As previously stated,
I am a life long Apeist.
I came of age in that sweet spot in the 70s where the original Planet of the Apes
franchise was everywhere - movies, TV, cartoons, even toys.
I think I still have my Mego Cornelius action figure
So, it was with great exitement that I dragged my wife to see the new Planet of the Apes
movie in 2001.
It was with equally great disappointment that we left the theater later that night.
Tim Burton's reimagining was heavy handed and, somehow, just wrong.
Needless to say, the missus was having no part of the franchise rebooting that was Rise of the Planet of the Apes
The creative team behind RoTPoTA got it right. They got it right in a big way.
Rise of the Planet of the Apes
takes all of the entertaining elements of the original series and recasts them for the 21st century.
James Franco stars as a genetic researcher looking for a cure for Alzheimer's in order to help his father, John Lithgow, stave off the disease. His research has some unexpected results, specifically a baby chimp who is gifted with human level IQ as a result of his mother's exposure to Franco's experimental drug.
The chimp is named Caesar, and if you have any familiarity with the PoTA
series, you know that bodes ill for mankind.
Rise of the Planet of the Apes
borrows its basic premise from Conquest of the Planet of the Apes
, the fourth film in the original series. Those basic beats are where the similarities end.
is its own beast.
As we follow Caesar's evolution from pet to child to inmate to liberator to conqueror, you can't help but root for the chimp. He's unique in all the world and all he wants to belong, but he's to animal too be human and too human to be accepted by the apes.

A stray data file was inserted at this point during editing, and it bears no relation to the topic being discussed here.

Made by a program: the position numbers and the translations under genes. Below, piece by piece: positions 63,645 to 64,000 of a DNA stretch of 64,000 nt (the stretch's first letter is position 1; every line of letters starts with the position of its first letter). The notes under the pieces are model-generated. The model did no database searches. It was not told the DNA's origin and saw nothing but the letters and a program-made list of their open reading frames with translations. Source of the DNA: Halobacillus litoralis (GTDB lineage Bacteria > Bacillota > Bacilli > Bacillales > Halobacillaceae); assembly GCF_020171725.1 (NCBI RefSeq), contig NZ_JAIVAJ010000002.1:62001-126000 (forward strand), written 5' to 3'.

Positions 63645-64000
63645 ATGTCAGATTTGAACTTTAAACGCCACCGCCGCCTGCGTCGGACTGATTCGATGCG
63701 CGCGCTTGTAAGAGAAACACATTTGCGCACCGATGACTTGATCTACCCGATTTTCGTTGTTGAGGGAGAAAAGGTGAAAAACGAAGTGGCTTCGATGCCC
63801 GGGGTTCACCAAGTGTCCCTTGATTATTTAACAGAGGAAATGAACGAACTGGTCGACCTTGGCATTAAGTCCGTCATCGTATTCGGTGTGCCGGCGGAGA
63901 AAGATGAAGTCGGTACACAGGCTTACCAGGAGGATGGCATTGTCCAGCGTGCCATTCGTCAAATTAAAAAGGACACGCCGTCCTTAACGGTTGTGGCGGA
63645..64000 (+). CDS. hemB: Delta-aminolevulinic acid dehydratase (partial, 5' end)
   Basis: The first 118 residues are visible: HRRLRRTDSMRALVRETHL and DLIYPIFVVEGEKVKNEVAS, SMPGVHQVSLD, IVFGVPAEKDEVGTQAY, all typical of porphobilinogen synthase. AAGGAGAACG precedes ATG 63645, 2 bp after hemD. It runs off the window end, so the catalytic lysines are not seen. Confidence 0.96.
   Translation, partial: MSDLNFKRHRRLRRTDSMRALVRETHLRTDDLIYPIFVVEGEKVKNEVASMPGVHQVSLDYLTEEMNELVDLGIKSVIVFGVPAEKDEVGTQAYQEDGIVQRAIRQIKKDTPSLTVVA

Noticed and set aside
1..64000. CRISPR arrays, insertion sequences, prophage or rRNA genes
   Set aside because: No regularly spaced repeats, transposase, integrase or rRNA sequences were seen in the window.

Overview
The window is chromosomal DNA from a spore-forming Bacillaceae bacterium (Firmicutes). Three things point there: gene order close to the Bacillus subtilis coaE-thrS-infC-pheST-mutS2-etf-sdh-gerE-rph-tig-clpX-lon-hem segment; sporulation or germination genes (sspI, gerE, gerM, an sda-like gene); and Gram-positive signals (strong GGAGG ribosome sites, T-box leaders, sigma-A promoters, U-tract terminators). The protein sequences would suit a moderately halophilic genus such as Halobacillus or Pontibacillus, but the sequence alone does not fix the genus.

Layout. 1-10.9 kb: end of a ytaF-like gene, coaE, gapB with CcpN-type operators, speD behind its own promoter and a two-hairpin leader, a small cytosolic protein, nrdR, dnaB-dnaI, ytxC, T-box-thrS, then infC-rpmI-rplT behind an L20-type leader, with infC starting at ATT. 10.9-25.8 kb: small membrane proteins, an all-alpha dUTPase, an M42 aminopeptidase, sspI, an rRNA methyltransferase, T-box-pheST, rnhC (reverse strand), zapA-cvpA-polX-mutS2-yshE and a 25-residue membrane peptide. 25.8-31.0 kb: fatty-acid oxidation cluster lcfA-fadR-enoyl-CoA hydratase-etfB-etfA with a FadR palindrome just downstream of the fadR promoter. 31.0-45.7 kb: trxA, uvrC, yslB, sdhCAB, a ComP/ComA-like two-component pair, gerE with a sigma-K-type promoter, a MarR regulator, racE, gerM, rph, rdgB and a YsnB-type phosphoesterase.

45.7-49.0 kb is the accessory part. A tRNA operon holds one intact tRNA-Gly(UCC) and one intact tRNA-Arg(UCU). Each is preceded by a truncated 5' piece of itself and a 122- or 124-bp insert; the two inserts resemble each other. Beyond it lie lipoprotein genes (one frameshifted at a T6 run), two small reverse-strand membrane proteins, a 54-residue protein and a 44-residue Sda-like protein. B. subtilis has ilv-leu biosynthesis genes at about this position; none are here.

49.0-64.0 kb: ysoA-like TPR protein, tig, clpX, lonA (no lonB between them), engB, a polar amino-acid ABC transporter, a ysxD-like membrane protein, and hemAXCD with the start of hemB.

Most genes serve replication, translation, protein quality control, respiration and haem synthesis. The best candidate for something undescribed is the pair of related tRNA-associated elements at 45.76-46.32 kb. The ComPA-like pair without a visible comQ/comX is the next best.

What does he do? He makes his own people.
Saying anymore would be giving away too much.
The pacing of the movie is good. It takes the time to establish the Franco/Lithgow dynamic so that Franco's motivations don't seem forced. The use of flashforwards to age Caesar and advance the romantic involvement of Franco and Frieda Pinto works as well.
I really enjoyed the segment of the movie where Caesar is thrust into a primate preserve. It was as if someone put a reel of a prison movie in the middle of Rise
. We watch Caesar go from the new fish to the yard boss. We see him stand up to his violent jailers. We see him enlist the help of unexpected allies. It was a very cool homage to another genre.
I don't even know where to start with Andy Serkis' Caesar. The prosthetics of the original movies are gone. In there place is the motion capture suit that has become Serkis' trademark. Serkis' brings Caesar to life in a most spectacular manner. His mannerisms really give the viewer a sense of the changes that Caesar is going through.
Of course, half the fun of a reboot like this is watching for the callbacks to the original. There are plenty of those to choose from here. Watch Caesar build a model of the Statue of Liberty. Pray for the crew of the Icarus space mission. Keep an eye out for Charlton Heston. And, of course, we get the most famous line in the history of the franchise.
I was also impressed with how effortlessly the creators were able to set up future installments of the series without it impeding the narrative of this one.
I was anxiously excited about a return of the Planet of the Apes. After seeing Rise of the Planet of the Apes
, I'm excited to see where they take the franchise.